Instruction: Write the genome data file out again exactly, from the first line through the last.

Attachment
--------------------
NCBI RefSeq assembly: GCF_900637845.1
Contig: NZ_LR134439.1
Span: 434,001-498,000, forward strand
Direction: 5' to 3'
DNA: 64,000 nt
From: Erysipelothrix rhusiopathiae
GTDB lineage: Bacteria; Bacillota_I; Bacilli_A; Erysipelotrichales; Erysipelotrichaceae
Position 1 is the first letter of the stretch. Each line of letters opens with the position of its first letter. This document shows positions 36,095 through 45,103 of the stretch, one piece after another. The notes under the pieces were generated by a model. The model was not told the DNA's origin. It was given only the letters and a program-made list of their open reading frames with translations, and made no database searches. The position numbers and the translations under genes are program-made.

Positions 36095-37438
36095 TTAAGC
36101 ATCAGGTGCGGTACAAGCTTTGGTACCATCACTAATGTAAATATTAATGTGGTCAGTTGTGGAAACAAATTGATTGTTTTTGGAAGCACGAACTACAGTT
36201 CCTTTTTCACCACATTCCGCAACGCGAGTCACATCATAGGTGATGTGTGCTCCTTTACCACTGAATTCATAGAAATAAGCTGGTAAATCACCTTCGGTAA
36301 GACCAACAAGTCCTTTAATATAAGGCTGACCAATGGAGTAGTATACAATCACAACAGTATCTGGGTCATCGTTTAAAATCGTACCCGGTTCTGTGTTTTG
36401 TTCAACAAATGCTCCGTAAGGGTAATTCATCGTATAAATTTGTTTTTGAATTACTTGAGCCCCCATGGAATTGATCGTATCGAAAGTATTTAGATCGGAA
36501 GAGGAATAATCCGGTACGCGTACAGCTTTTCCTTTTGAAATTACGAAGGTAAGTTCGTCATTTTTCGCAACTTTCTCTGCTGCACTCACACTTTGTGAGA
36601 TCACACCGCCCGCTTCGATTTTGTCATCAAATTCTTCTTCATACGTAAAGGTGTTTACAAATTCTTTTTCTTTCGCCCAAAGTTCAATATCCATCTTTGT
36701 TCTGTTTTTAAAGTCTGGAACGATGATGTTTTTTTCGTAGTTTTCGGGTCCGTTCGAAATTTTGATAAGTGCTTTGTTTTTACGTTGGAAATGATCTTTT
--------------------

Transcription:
NCBI RefSeq assembly: GCF_900637845.1
Contig: NZ_LR134439.1
Span: 434,001-498,000, forward strand
Direction: 5' to 3'
DNA: 64,000 nt
From: Erysipelothrix rhusiopathiae
GTDB lineage: Bacteria; Bacillota_I; Bacilli_A; Erysipelotrichales; Erysipelotrichaceae
Position 1 is the first letter of the stretch. Each line of letters opens with the position of its first letter. This document shows positions 36,095 through 45,103 of the stretch, one piece after another. The notes under the pieces were generated by a model. The model was not told the DNA's origin. It was given only the letters and a program-made list of their open reading frames with translations, and made no database searches. The position numbers and the translations under genes are program-made.

Positions 36095-37438
36095 TTAAGC
36101 ATCAGGTGCGGTACAAGCTTTGGTACCATCACTAATGTAAATATTAATGTGGTCAGTTGTGGAAACAAATTGATTGTTTTTGGAAGCACGAACTACAGTT
36201 CCTTTTTCACCACATTCCGCAACGCGAGTCACATCATAGGTGATGTGTGCTCCTTTACCACTGAATTCATAGAAATAAGCTGGTAAATCACCTTCGGTAA
36301 GACCAACAAGTCCTTTAATATAAGGCTGACCAATGGAGTAGTATACAATCACAACAGTATCTGGGTCATCGTTTAAAATCGTACCCGGTTCTGTGTTTTG
36401 TTCAACAAATGCTCCGTAAGGGTAATTCATCGTATAAATTTGTTTTTGAATTACTTGAGCCCCCATGGAATTGATCGTATCGAAAGTATTTAGATCGGAA
36501 GAGGAATAATCCGGTACGCGTACAGCTTTTCCTTTTGAAATTACGAAGGTAAGTTCGTCATTTTTCGCAACTTTCTCTGCTGCACTCACACTTTGTGAGA
36601 TCACACCGCCCGCTTCGATTTTGTCATCAAATTCTTCTTCATACGTAAAGGTGTTTACAAATTCTTTTTCTTTCGCCCAAAGTTCAATATCCATCTTTGT
36701 TCTGTTTTTAAAGTCTGGAACGATGATGTTTTTTTCGTAGTTTTCGGGTCCGTTCGAAATTTTGATAAGTGCTTTGTTTTTACGTTGGAAATGATCTTTT